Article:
Five seconds. That is how quickly a worker can become engulfed in flowing grain and be unable to get out.
Sixty seconds. That is how quickly a worker can be completely submerged in flowing grain. More than half of all grain engulfments result in death by suffocation.
In 2010, at least 26 U.S. workers were killed in grain engulfments, the highest number on record.
In the past 50 years, more than 900 cases of grain engulfment have been reported with a fatality rate of 62%, according to researchers at Purdue University in Indiana.
"OSHA is working hard to change the 'it won't happen to me' mindset," says Nick Walters, OSHA regional administrator for six Midwestern states. "Grain handling injuries and deaths can be prevented if employers follow proper safety procedures."
Suffocation can occur when a worker becomes buried by grain as they walk on moving grain or attempt to clear grain built up on the inside of a bin. Moving grain acts like "quicksand" and can bury a worker in seconds. "Bridged" grain and vertical piles of stored grain can also collapse unexpectedly if a worker stands on or near it. The behavior and weight of the grain make it extremely difficult for a worker to get out of it without assistance.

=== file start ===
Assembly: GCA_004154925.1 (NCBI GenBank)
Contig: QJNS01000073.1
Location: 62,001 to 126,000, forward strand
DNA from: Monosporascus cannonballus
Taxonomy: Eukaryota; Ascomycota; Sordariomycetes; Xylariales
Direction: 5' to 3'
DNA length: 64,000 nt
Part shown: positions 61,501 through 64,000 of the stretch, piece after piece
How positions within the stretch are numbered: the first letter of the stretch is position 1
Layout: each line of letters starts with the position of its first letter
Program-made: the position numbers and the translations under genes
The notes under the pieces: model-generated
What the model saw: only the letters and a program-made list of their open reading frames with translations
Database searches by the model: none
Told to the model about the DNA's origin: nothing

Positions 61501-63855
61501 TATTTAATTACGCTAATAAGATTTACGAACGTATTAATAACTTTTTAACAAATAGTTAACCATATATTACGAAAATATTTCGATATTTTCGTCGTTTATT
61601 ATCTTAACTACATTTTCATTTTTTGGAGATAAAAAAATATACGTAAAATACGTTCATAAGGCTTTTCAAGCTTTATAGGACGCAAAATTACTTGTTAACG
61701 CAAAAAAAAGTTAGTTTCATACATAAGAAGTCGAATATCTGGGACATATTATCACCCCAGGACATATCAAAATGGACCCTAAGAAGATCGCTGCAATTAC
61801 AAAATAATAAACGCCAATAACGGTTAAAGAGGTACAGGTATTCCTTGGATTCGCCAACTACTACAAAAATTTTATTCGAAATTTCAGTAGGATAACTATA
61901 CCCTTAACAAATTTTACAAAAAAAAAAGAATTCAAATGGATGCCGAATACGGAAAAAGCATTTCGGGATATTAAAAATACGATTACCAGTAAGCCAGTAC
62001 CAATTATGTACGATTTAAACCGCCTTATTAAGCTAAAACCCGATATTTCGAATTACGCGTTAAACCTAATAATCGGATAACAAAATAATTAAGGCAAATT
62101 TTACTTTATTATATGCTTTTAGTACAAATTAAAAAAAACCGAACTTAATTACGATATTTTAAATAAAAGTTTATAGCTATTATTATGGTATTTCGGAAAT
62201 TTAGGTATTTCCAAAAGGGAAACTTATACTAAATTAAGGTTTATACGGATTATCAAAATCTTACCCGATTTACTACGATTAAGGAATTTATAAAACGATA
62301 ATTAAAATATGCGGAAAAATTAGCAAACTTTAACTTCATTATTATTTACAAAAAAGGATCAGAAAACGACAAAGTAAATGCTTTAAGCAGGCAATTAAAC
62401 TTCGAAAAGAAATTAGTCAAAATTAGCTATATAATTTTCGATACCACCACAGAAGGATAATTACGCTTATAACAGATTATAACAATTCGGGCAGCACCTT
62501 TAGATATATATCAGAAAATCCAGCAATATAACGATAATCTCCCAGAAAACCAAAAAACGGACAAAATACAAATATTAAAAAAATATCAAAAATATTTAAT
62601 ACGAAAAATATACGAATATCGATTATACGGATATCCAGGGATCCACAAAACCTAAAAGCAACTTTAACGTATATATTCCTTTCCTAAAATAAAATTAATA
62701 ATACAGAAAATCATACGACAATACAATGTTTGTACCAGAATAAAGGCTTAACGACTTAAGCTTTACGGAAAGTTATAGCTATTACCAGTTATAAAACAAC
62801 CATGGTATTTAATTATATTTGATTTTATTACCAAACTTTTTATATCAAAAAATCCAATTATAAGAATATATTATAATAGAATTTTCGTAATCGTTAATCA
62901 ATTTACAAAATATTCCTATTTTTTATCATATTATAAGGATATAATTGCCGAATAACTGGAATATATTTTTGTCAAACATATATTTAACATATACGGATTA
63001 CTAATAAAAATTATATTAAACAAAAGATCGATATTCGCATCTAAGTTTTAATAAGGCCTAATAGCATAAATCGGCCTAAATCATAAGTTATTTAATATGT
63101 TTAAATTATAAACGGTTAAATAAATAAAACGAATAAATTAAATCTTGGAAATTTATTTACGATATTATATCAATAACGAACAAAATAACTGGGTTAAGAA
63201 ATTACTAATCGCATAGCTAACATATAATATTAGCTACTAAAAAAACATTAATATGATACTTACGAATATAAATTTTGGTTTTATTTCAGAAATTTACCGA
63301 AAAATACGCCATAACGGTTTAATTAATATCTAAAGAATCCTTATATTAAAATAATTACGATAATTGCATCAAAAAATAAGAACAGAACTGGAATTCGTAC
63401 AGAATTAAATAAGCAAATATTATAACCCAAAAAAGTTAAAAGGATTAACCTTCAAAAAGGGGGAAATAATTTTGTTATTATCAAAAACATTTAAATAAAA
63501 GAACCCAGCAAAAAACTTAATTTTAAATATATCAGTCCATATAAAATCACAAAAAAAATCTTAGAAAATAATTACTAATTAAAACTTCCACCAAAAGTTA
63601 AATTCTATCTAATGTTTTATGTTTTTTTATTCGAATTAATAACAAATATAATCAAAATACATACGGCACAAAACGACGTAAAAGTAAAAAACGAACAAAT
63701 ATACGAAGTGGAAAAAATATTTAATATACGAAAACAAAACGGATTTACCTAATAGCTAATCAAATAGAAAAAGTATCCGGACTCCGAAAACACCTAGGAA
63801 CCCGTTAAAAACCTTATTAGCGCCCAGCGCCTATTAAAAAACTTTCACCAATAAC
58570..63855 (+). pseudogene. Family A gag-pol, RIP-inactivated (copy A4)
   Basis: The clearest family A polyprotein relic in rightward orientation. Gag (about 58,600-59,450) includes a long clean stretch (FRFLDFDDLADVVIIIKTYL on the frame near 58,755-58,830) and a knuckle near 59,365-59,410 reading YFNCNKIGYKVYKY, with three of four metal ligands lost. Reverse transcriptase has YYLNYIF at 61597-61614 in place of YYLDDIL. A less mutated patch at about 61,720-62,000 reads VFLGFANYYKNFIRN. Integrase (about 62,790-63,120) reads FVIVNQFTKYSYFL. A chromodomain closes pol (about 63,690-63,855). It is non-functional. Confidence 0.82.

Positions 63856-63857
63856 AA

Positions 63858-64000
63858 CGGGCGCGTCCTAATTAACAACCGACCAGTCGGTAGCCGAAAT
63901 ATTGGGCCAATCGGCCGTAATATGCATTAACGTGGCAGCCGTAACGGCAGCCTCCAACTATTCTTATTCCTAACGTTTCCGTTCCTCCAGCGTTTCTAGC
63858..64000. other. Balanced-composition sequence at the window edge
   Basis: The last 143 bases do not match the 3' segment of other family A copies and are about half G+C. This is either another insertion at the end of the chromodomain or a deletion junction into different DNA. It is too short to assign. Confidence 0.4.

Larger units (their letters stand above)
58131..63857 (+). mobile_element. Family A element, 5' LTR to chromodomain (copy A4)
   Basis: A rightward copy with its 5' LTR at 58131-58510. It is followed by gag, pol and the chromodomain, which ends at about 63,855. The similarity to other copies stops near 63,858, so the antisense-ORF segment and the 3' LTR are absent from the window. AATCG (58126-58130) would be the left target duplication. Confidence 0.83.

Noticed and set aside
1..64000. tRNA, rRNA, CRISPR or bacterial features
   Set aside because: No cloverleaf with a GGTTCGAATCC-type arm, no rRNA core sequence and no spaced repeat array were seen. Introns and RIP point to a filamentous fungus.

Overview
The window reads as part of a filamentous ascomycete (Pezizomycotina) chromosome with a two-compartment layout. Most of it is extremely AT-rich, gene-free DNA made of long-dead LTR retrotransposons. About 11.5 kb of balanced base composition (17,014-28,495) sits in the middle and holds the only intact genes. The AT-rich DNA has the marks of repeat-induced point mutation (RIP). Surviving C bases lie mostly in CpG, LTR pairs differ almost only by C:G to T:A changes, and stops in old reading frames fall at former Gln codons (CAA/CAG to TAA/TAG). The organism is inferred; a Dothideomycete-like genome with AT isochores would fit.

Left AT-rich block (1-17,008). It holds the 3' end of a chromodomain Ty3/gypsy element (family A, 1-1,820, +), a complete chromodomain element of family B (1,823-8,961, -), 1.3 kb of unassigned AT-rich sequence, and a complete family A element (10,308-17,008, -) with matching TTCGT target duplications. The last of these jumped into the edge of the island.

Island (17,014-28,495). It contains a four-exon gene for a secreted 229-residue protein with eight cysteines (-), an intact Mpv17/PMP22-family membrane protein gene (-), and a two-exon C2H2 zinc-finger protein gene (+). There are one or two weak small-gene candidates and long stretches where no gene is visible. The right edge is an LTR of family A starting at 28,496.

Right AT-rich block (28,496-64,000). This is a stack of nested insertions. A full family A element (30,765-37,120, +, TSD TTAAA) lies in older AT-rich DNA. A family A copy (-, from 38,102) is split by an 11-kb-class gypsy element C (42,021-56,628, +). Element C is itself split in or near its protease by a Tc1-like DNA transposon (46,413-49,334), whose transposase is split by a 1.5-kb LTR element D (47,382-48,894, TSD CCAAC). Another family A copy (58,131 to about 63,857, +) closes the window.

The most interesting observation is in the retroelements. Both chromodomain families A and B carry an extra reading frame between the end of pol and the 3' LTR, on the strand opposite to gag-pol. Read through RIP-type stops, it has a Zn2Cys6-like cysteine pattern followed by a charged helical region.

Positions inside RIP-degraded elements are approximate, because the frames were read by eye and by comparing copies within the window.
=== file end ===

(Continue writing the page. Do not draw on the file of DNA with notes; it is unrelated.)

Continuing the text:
In Ohio, there have been two recent engulfment deaths on family farms in Milan and in Clark County near Springfield. The most recent death occurred May 28. Neither farm is under OSHA jurisdiction as they employ 10 or less individuals.
OSHA has worked with the Ohio State University to develop a grain safety training session as part of the 2012 OSU/OSHA Safety Day on Grain Safety and plans to do a presentation for the Grain Elevator and Processing Society later this year.